I came across this interesting article today. The bitter life of chocolate slaves. In it, the spokesperson for the Confectionary Manufacturers' Association says that they can't guarantee their chocolate has not touched the hands of slaves. Granted, not an easy thing to do until you decide it's important, and even then, not necessarily transparent. What actually made me laugh - and despair - was his suggestion that "Boycotts will not help anybody. Hand-outs to people without change will achieve nothing." Excuse me? Of course Boycotts will help! How else can consumers make a real difference to large corporations except by voting with their dollar, or pound, or whatever currency?
You might be wondering why I appear to be suggesting we boycott chocolate. I'm not suggesting we stop eating all chocolate, just that we pay more attention to where our chocolate is coming from. Sadly, a Fair Trade seal neither 100% guarantees the farmer's are getting a fair price (corruption has been found within the channel of money passing to the farmers) and some chocolates have no Fair Trade sticker but are absolutely committed to the livelihood of the people who produce their cacao, otherwise they couldn't get the quality they need to make their fabulous chocolate. Amedei, Malagasy and El Rey are brands like this that come to mind.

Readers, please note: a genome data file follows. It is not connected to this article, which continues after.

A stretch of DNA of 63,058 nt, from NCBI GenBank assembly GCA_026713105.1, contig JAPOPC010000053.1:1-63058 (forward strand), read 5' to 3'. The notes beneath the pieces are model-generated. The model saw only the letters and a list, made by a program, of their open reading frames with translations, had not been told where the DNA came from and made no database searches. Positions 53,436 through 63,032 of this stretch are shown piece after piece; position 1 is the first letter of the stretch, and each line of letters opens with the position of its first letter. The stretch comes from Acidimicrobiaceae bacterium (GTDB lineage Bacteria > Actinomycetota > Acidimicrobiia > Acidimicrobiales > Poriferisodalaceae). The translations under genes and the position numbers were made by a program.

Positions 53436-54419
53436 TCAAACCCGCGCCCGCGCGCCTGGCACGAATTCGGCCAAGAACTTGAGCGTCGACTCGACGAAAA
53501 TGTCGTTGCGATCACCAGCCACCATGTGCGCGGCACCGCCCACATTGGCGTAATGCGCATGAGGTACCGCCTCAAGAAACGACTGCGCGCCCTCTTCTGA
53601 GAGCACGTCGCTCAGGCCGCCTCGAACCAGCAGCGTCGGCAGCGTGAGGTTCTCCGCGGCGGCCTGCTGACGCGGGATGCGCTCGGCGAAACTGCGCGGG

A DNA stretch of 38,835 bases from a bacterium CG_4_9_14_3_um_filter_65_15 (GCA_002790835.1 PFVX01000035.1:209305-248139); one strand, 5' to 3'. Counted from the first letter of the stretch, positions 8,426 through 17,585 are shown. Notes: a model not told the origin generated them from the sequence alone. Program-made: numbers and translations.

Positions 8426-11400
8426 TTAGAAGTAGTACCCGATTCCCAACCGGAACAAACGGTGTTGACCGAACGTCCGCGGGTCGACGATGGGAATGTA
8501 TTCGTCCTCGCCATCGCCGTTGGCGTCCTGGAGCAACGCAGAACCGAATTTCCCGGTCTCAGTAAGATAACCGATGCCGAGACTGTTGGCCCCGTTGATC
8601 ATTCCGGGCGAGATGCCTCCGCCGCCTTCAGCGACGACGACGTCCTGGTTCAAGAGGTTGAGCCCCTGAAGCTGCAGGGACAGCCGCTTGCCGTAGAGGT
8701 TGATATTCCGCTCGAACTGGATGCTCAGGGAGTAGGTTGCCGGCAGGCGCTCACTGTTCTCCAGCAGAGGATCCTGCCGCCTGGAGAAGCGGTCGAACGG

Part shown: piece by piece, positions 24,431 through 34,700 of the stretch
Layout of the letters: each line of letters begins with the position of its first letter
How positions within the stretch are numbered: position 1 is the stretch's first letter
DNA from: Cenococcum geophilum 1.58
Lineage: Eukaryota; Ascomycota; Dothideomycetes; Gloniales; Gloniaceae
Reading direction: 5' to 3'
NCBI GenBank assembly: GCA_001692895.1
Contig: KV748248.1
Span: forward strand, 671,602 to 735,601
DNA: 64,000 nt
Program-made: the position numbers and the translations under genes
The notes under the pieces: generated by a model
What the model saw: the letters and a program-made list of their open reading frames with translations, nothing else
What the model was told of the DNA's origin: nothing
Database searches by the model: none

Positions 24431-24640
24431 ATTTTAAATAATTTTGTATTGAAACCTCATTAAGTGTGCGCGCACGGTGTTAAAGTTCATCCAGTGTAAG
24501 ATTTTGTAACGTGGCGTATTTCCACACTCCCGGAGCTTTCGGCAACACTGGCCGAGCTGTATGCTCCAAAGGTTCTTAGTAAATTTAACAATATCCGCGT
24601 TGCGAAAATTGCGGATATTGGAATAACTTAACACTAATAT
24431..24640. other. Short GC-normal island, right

I've been reading Ethics of Eating by Peter Singer and Jim Mason. The tag line is "What we eat and why it matters." It's actually all about industrialisation of farming and primarily the horrendousness that goes on behind closed doors to the animals, but it is certainly making me think a lot more about everything to do with what we eat. It's a great book if you want to know about why we should care, along as you can handle some gruesomeness.
Not Quite NigellaThe cooking, eating and travel blog of a hungry blogger from Sydney, Australia featuring original recipes, interviews and articles on all things food @
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